Structural Reform of Financial Regulation

Author:Eric J. Pan
Position:Associate Professor of Law and Director, The Samuel and Ronnie Heyman Center on Corporate Governance
Pages:796-867
SUMMARY

I. Preface - II. Original introduction - III. Designing an optimal regulatory system - A. Regulatory Objectives - B. Characteristics of an Optimal Regulatory System - C. Regulatory Strategies - D. Organization of the Regulatory System - IV. Canada’s regulatory system - A. Current Structure of Canada’s Regulatory System - B. Comments on Canada’s Regulatory System - V. Comparative analysis of the... (see full summary)

 
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Structural Reform of Financial Regulation
Eric J. Pan*
I. PREFACE ..................................................................................... 797
II. ORIGINAL INTRODUCTION ........................................................... 800
III. DESIGNING AN OPTIMAL REGULATORY SYSTEM ......................... 805
A. Regulatory Objectives ...................................................... 805
B. Characteristics of an Optimal Regulatory System ........ 808
C. Regulatory Strategies ...................................................... 812
D. Organization of the Regulatory System.......................... 816
IV. CANADAS REGULATORY SYSTEM ................................................ 822
A. Current Structure of Canada’s Regulatory System ....... 822
B. Comments on Canada’s Regulatory System................... 827
V. COMPARATIVE ANALYSIS OF THE UNITED KINGDOM, AUSTRALIA,
UNITED STATES, FRANCE, GERMANY, THE NET HERLANDS, AN D
HONG KONG ................................................................................ 828
A. The United Kingdom ...................................................... 829
B. Australia .......................................................................... 835
C. The United States ........................................................... 837
1. Current System ..................................................... 837
2. Calls for Reform ..................................................... 841
3. U.S. Treasury Blueprint for a Modernized
Financial Regulatory Structure ........................... 843
a) Market Stability Regulation ....................... 843
b) Prudential Regulation ................................. 844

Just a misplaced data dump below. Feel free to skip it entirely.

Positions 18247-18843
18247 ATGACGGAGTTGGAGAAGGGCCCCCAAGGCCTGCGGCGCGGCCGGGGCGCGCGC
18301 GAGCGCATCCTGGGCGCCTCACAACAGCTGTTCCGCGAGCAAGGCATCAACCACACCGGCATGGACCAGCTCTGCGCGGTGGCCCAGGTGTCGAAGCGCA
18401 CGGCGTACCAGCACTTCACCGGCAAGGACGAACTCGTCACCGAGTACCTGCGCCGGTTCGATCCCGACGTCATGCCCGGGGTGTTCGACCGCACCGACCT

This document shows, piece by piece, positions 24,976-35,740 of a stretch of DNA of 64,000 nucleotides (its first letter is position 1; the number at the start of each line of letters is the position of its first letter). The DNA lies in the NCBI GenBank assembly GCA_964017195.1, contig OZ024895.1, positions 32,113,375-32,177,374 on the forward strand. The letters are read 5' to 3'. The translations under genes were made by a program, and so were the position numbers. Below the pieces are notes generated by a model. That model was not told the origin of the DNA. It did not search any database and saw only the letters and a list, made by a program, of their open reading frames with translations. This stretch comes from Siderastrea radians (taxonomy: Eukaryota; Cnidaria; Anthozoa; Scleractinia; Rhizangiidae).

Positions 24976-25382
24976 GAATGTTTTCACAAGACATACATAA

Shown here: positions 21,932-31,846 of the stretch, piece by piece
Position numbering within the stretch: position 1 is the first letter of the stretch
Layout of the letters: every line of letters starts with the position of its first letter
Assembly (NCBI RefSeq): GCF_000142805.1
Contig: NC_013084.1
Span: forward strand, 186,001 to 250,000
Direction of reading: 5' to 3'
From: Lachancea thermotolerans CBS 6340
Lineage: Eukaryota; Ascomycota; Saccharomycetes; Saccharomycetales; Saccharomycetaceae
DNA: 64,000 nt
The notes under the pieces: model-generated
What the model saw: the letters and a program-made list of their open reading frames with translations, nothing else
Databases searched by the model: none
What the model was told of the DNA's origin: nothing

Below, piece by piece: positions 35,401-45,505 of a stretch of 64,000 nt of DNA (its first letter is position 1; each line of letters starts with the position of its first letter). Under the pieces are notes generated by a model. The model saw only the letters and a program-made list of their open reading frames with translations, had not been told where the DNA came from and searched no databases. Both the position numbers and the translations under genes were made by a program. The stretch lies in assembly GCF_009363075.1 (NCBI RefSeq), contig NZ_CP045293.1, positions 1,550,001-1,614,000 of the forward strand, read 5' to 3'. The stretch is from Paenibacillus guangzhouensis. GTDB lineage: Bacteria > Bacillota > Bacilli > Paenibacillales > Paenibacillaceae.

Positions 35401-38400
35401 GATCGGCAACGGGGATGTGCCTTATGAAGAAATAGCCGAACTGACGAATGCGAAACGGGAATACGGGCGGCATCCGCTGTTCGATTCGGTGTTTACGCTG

c) Business Conduct Regulation ..................... 844
D. France .............................................................................. 848
E. Germany ........................................................................... 849
F. Hong Kong ....................................................................... 851
G. Japan ............................................................................... 853
* Associate Professor of Law and Director, The Samuel and Ronnie Heyman Center on Corporate
Governance, Benjamin N. Cardozo School of Law, New York, NY. E-mail: epan@yu.edu. I am
grateful to Brian Lederman and Todd Menszak for their invaluable research assistance.
Winter 2011] STRUCTURAL REFORM OF FINANCIAL REGULATION 797
H. The Netherlands .............................................................. 854
VI. REFORMING CANADAS REGULATORY SYSTEM ............................ 856
A. Speaking with One Voice: Promotion of National
Regulation ........................................................................ 856
B. Objectives-Based Regulation ........................................... 860
C. Choice Between Single Regulator and Twin Peaks
Models .............................................................................. 860
D. The Enforcement Dilemma: Supervisory Approaches
and Principles-Based Regulation ................................... 861
VII. CONCLUSION ............................................................................... 863
APPENDIX A........................................................................................... 864
APPENDIX B........................................................................................... 867
I. PREFACE
In the summer of 2008, I wrote the following Article to help the Expert
Panel on Securities Regulation in Canada put forward recommendations to
the Canadian Minister of Finance and the provincial and territorial ministers
concerning reform of Canada’s securities regulatory system.1 The Canadian
Minister of Finance appointed the members of the Expert Panel in February
2008.2 On January 12, 2009, the Expert Panel released the paper and its
recommendations to the public.3
While this Article discusses in detail the challenges facing the Canadian
system, its purpose is to analyze more broadly the elements of an ideal
financial regulatory systemelements that are important to any jurisdiction
1 In laying out a framework for considering optimal structural reform of financial regulatory